Granny Goodness perverts the role of parenthood, but in a strange way manages to fit into the established mythological paradigms of that role. All that Granny Goodness does is corrupt existing paradigms. Parents go to extreme lengths at times to persuade or dissuade a child from certain acts and behaviours. Granny Goodness does the same. Granted, her tortures, physical and psychological, are horrifying acts committed against children, but they are not out of context with the role she has assumed, merely exaggerated. These allegorical similarities allow us to perceive the differences much more starkly, and through that we are able to see the moral of Granny Goodness’ mythology. Her corrupted version of parenthood mocks the persuasion, loyalty, and compassion of the real thing, but it completely lacks the understanding. Parenting is not about the imposition of will, it is about the guiding hand. Even with good intentions and the best of methods, no parent can make a child perfectly conform to what they want. After all, the genetic make up of a child is the product of two separate parents, and the unique combination thereof means that for all their similarities, they are someone totally different from either parent. So the real trick to parenting is establishing safe parameters within which a child can pave their own way – our parents guide us in a certain direction, but it is up to each to choose his or her own road.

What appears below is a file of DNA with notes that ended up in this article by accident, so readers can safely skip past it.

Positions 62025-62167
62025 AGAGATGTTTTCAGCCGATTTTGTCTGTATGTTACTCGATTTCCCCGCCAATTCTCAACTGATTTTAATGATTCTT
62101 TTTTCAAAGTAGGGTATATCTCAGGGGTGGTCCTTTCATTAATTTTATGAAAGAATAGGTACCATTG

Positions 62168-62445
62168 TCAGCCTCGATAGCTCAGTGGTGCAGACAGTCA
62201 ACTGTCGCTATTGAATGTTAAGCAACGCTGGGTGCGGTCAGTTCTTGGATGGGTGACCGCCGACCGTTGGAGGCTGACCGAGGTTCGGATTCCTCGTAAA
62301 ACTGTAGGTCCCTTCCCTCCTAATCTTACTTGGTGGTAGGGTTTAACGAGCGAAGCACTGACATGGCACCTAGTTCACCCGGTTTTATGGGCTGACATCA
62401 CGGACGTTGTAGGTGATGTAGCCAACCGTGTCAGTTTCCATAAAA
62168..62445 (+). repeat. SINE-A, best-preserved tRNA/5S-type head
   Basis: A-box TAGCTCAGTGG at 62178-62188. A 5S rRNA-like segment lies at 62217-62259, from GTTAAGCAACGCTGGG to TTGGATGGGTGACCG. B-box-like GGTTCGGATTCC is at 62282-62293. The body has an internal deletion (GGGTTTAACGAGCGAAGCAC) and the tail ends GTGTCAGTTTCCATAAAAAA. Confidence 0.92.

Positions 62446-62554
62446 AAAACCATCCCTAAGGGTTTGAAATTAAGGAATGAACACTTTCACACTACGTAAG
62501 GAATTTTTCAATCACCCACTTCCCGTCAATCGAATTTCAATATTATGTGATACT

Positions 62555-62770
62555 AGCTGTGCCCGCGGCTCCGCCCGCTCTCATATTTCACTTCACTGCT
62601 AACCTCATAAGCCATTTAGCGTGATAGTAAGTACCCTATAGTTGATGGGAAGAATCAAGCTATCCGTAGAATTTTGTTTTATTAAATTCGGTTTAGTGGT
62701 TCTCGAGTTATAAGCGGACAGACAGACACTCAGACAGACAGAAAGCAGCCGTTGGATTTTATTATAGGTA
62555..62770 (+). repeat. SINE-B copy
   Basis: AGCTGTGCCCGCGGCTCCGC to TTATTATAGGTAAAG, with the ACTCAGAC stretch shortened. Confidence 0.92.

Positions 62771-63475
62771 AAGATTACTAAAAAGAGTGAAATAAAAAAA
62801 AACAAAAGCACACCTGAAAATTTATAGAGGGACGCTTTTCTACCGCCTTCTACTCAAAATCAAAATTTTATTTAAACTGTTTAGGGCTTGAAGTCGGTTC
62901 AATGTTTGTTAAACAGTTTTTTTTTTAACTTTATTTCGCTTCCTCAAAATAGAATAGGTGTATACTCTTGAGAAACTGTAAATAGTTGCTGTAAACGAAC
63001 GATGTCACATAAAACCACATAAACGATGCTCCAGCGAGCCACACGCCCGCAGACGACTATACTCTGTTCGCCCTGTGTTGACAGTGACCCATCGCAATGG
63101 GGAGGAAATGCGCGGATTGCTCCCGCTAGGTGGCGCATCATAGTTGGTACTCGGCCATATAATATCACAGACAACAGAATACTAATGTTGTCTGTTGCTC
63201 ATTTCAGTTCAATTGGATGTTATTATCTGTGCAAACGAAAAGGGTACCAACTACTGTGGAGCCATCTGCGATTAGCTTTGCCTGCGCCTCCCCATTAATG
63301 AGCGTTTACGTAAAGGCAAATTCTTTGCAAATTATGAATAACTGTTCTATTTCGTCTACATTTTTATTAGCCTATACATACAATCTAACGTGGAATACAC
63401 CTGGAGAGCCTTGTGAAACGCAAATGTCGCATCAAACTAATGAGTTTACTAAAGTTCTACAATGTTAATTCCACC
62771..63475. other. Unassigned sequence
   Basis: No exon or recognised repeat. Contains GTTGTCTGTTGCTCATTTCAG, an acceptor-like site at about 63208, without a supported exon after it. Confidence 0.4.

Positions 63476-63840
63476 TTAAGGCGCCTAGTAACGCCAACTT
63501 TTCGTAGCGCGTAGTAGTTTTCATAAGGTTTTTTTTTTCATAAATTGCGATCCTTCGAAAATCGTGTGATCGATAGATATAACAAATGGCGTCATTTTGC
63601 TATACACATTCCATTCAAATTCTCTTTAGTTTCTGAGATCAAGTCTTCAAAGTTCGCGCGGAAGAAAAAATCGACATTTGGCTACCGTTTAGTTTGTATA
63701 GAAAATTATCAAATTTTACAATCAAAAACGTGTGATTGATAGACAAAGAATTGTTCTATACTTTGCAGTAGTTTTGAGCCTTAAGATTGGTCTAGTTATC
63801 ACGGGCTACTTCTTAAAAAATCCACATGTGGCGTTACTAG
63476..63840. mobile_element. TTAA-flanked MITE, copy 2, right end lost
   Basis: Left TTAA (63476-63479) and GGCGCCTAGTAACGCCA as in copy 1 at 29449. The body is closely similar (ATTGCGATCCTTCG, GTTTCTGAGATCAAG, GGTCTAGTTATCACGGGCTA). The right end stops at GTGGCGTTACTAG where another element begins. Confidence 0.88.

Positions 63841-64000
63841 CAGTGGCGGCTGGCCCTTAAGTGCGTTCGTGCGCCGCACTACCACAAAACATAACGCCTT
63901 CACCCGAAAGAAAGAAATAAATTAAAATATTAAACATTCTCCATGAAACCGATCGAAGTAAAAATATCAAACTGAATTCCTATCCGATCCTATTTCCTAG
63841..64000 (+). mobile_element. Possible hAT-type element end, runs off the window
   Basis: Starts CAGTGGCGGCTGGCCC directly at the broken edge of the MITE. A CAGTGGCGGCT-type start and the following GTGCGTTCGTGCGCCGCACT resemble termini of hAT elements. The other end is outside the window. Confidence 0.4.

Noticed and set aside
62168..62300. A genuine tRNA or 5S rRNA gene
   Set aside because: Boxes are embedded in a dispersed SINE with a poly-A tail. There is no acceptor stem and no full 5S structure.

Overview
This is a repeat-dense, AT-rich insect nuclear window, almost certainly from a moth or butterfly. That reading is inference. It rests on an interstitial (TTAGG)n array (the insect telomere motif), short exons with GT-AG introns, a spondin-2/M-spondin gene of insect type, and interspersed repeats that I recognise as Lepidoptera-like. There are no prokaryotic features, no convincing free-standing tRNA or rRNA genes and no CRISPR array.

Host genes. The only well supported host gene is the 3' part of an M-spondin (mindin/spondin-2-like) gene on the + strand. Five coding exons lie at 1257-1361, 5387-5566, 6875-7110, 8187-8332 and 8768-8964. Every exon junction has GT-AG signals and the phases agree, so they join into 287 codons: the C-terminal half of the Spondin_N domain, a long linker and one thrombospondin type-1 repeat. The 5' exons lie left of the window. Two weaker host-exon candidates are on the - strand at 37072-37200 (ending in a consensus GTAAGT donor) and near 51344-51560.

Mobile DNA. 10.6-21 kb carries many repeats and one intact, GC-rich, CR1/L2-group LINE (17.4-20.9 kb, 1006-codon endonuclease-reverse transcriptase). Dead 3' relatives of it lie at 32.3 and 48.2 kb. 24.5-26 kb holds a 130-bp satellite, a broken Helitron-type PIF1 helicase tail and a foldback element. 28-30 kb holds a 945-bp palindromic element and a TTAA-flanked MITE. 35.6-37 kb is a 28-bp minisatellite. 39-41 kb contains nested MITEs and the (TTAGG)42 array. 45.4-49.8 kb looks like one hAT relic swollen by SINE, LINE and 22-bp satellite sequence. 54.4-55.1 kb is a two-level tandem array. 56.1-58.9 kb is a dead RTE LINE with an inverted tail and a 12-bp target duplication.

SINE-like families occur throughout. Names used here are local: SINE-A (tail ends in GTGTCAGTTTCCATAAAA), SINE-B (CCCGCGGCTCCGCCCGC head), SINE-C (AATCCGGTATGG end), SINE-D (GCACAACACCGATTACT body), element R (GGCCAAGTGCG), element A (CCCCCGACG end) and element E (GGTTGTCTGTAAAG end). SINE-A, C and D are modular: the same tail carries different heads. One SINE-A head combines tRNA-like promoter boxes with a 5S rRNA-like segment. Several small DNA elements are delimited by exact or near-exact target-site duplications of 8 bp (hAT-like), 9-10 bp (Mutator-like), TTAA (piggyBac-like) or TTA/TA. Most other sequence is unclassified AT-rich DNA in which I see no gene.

Granny Goodness exposes this moral to us by allowing us to contrast her methods with those of “good” counterparts like Alfred or the Kents. She serves to remind us that nurture does not trump nature and that parenting is about striking a balance between the two.